Jobs with larger processor count requirements are typically associated with longer wait-times than jobs with smaller processor counts. Additionally, the wait-time of a job in a queue depends on the estimated job duration (maximum wall-clock time requested), as well as the number of processors needed. At present, most users tend to submit jobs, however large, to a single machine, as opposed to a set of machines over a distributed environment. This has two main advantages: (i) the job runs faster and (ii) it consumes less CPU hours than that in a distributed environment. The disadvantages are: (i) the job requires all resources to be available on a single machine, instead of distributing the load, and (ii) the job experiences larger wait-time in queue than when it is distributed across several machines.

Interestingly, although the dominant computational model for high-performance computing has involved using only a single resource, with advances in grid technologies, high-performance simulations over multiple resources are now feasible (Manos et al. 2008). In this case, decomposing a simulation to use two or more resources is a natural response to the failure of a given system to meet peak demand; thus such decomposition can be referred to as an example of needful decomposition. However, users normally consider multiple machines only when the number of nodes required by the job is greater than what a single machine can provide; needful decomposition is not the only situation under which multiple, distributed resources can or should be used.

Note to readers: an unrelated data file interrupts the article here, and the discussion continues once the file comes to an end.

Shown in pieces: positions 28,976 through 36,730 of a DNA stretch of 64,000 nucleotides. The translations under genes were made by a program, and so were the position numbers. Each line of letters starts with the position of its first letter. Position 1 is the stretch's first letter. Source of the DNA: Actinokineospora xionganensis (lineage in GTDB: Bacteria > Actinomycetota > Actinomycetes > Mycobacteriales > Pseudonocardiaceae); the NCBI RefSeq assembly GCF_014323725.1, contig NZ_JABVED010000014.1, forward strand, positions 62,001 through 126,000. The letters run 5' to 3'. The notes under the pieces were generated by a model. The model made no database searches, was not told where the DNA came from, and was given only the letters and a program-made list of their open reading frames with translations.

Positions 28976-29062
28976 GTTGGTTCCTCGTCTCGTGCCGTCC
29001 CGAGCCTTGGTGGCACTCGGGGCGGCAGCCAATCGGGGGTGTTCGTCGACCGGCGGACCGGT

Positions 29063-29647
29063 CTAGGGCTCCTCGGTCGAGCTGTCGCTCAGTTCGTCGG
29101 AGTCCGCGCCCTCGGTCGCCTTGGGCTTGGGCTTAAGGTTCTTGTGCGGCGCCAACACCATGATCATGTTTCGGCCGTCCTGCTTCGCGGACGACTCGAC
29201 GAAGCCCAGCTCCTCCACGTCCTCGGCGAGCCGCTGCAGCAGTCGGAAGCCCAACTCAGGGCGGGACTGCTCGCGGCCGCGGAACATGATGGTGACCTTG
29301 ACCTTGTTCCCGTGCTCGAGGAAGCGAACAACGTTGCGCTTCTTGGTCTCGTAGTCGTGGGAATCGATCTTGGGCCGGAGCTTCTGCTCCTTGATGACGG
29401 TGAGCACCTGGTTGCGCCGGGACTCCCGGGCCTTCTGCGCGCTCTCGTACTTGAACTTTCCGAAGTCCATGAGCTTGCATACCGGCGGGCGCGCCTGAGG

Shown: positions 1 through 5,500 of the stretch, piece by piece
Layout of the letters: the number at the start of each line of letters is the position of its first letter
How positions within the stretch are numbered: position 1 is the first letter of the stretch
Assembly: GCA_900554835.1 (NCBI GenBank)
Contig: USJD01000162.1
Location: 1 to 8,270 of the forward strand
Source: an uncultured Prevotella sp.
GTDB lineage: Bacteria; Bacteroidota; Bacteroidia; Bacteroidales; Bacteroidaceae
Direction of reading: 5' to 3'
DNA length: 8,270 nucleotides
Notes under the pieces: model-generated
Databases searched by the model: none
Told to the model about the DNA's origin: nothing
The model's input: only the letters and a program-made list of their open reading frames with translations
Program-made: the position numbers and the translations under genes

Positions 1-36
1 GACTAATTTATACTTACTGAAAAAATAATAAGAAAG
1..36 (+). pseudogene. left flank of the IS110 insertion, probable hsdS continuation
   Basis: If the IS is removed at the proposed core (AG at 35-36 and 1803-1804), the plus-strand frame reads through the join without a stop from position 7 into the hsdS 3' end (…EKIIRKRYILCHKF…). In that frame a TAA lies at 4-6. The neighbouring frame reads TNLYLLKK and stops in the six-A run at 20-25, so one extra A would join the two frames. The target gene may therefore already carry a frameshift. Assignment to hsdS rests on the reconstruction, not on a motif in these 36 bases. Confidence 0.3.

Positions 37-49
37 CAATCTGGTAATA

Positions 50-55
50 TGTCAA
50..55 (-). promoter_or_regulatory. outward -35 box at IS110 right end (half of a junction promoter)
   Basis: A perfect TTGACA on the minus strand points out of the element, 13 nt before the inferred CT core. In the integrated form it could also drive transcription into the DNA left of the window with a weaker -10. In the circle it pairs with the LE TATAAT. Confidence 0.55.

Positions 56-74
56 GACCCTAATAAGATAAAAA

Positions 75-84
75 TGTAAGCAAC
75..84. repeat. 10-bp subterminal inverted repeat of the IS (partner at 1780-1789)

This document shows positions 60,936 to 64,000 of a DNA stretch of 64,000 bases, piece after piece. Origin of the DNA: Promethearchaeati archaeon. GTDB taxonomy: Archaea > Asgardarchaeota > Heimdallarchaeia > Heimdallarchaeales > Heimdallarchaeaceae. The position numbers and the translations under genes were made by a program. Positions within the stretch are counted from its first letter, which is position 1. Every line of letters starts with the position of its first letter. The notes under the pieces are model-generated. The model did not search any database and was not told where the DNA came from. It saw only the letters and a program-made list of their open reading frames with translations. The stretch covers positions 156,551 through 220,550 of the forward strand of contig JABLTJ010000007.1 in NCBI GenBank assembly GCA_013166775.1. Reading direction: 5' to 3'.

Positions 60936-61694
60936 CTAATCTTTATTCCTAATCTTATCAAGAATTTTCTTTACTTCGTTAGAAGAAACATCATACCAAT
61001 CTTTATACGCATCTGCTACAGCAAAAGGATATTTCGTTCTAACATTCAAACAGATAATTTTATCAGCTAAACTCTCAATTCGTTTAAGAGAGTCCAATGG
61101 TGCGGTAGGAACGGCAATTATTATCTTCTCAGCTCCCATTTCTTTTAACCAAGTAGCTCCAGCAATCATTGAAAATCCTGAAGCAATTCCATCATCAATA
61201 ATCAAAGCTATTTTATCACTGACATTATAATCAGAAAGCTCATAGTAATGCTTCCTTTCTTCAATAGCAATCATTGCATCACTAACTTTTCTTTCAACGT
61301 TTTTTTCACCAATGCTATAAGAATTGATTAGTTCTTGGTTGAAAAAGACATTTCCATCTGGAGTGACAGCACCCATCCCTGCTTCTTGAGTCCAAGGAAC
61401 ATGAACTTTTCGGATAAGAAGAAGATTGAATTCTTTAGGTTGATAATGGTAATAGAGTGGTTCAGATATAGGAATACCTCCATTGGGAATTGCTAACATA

This motivates some questions. Can otherwise monolithic jobs running on single resources be distributed over more than one machine such that there is an overall reduction in the time-to-solution? What are the challenges in doing so? What is the performance? And what system-level support is required to make such decomposition strategies meaningful/usable?

Although the capability to launch a single tightly coupled task over two different resources exists, different workloads and queueing systems make using a distributed job challenging in practice. As we will show in §3, tightly coupled simulations, such as those using MPICH-G2, go into essentially a stalled state, waiting for all resources to become available. A commonly used approach is that of invoking the service of a co-scheduler, such as the Highly-Available Resource Co-allocator (HARC; or the Grid Universal Remote co-allocator (GUR; Although the specific algorithms and implementation details of the co-schedulers differ, most co-schedulers require the prior permission of system administrators to make a reservation. We propose a solution that, with some minor caveats, is essentially in user space and does not require the pre-negotiation of advance reservation rights.